“Do you know where the red crow goes?”

A Faraway Song (Part 6)

I puzzled for awhile as I sat there on the side of the road, catching my breath and running through the events that had just occurred.  I found it hard to believe that this day had included me being shot at and also trapped, or at least thinking I was trapped, in a strange man’s house.  That was a far cry from poking around the Canadian wilderness for an abandoned mine.  Thirty miles was what Brown Suit had said when telling me how far off I was, and that seemed like a very long way away.  I hung there on the side of the road, long past when I had recovered my breath, wondering about this strange place.  It was more than the three weird inhabitants I had encountered so far.  There seemed to be a murky sense of secrecy about the place and a stillness that almost felt out of time.  I was repelled and intrigued all at the same time.  Finally, with evening setting in, I walked back to my truck and laid down to sleep once again in the back.

Morning, cool and bright, brought me the clarity I had been unable to find the night before.  I really wanted to try to figure this place out, to determine just what all the strangeness was about.  I decided to first investigate whether this small enclave made up the entirety of Clyde Forks, or if there were other pieces of it scattered around the densely wooded areas along the road.  I had come in from the east, passing over a river that I believe fed into a lake that was simply named after a man named Joe.  There had been very little in the way of structures back that way so I drove west on the road.  I soon realized that there was in fact another small group of houses and out-buildings just around the corner from Cemetery Road.  These stretched out about one-fifth of a mile.  After that there was again nothing, so I decided to call that the extent of the town.  I started at the green house which was furthest away down Clyde Forks Road, getting out of my truck and knocking on the battered wooden door.


the yellow bungalow

the yellow bungalow

There was no response there, even after several attempts at knocking and one at walking around the side.  The backyard was inaccessible due to a rusty chain-link fence.  Three more houses yielded the same result, and then I came to a two-story bungalow with faded yellow paint and brown shutters.  My knock there was responded to by a cheerful voice from around the south side of the house, and was followed soon after by the appearance of a woman who seemed to be about seventy years old.  She was tall, maybe six feet or a little more, although she leaned forward as she walked as though her back was hurting.  Her face was round and pale, with bright blue eyes and bushy, rather distracting, white eyebrows.  Another odd character but at least this one seemed friendly.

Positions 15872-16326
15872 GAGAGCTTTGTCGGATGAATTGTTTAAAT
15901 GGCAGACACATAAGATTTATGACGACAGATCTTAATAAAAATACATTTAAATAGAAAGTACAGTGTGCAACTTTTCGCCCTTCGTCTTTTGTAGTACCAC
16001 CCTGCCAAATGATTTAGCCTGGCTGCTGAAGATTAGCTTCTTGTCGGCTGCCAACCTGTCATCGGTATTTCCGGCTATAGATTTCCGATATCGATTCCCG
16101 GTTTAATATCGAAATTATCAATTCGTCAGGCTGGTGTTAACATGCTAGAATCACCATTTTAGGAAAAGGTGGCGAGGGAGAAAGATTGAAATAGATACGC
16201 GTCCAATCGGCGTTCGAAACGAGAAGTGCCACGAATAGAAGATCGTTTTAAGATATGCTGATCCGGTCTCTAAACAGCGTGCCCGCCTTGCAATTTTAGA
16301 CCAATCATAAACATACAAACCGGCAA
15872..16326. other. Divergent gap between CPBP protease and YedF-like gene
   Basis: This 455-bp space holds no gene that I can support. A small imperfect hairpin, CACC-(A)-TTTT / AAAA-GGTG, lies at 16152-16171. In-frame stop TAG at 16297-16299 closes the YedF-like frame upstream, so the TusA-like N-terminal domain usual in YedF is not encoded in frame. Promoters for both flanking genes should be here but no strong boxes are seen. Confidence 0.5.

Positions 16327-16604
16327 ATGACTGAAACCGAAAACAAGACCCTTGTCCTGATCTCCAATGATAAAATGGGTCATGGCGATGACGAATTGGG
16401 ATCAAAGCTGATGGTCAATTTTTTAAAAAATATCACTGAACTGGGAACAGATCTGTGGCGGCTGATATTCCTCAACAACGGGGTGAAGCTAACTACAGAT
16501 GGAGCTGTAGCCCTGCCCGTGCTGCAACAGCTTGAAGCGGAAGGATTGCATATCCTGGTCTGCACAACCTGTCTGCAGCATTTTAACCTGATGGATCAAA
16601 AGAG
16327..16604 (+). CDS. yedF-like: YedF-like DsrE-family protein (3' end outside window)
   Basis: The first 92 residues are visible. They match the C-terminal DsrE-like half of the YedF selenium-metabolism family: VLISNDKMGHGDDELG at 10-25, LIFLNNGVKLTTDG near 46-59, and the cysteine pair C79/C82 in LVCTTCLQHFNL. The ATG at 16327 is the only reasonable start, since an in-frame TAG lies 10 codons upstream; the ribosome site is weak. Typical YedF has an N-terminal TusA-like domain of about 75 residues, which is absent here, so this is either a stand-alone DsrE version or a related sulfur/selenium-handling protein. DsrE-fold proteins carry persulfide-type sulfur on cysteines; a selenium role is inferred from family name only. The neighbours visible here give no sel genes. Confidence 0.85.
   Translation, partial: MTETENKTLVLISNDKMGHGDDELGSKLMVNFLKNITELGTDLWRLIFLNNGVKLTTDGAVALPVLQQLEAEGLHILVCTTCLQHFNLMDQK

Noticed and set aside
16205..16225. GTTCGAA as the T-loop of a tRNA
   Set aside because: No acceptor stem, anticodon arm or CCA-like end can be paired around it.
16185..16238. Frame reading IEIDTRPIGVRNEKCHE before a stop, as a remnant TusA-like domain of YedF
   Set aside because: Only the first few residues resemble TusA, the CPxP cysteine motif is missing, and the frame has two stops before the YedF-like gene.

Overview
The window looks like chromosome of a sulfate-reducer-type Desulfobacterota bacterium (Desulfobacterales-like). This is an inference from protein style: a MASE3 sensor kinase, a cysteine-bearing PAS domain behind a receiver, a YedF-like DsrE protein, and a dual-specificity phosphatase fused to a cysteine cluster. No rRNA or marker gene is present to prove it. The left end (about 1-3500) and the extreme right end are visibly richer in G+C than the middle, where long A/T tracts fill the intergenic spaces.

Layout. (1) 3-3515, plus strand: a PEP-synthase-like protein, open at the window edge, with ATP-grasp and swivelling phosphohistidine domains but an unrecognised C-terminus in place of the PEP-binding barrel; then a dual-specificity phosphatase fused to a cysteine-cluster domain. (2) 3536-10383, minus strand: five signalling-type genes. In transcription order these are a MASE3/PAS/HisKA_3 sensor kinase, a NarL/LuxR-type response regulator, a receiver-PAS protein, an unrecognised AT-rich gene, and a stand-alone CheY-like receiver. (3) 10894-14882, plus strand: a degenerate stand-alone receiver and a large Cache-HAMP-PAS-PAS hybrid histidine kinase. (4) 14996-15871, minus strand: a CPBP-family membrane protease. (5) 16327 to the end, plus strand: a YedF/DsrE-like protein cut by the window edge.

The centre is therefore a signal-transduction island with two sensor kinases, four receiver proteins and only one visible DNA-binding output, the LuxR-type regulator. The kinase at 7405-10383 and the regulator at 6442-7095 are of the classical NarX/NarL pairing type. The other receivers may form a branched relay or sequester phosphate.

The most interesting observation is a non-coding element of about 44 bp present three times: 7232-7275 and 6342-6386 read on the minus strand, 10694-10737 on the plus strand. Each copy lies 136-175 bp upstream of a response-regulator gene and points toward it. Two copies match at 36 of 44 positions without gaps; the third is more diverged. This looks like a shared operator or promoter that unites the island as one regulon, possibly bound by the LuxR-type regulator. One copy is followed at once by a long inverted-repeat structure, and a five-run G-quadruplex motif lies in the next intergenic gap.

“Hi ma’am, how are you?  Sorry for coming on your property unannounced like this.”

“It’s alright sonny boy. I don’t get many visitors so this is a welcome change in the daily routine.  You must come from very far away, don’t ya?”

“Well, yes, but how, oh wait I get it.  My accent?”

She laughed at that and squinted at me.  “Well, that would’a done it I suppose but I was talking about those clothes.  Nobody around here dresses like that, do they?”

I looked down at myself.  Blue jeans, hiking boots, a black tank top. I had traded yesterday’s t-shirt for something lighter as it seemed like the weather was trending towards warmer.   I did not see the relevance of the woman’s comment, which was apparently obvious from the look I gave her back.

“We’re more decent around here then to be walking around with our shoulders exposed, aren’t we?”

“Well, I guess, I don’t know.  I guess so, huh?”  I could tell I was blushing as I answered although I hardly understood why.  Tank tops did not seem so risqué to me.

She laughed again.  “But it’s okay for sure, after all you aren’t from around here obviously.  Come along into the house.  Coffee for ya?”

“Yes, that would be fine.”  I rubbed my shoulders as I entered, unable to get the image out of my mind of how this woman viewed me, as some kind of partially-clothed weirdo.  We sat down at her table, surrounded by doilies and lace curtains, and I told her how I happened to have come up to the area.  I also related my experiences the day before down on Cemetery Road.  Eyebrows sat silent the whole time, stirring her coffee with a spoon when she was not drinking it.  When I stopped talking she sighed.

“So, you want to know where that mine is then?”

“I thought so, or I guess maybe I still do.  But the real reason I started back at poking around here today is that I just want to know what this place it all about.  It seems strange, or weird, or spooky.  I don’t really know how to explain it and I suppose you don’t feel it because you live here, but it’s an odd place.”

She cocked her head at me, her face serious but her blue eyes twinkling as she spoke.

“I feel it plenty sonny.  I have felt it every minute of every day since I moved here with my husband forty years ago.  I’m not from around her either, ya know?”  She giggled a little at that and then continued.  “Or maybe I am, now I am I suppose, but I wasn’t back then.  We moved up here after the wedding, he was from Flower Station, born and raised as they say. “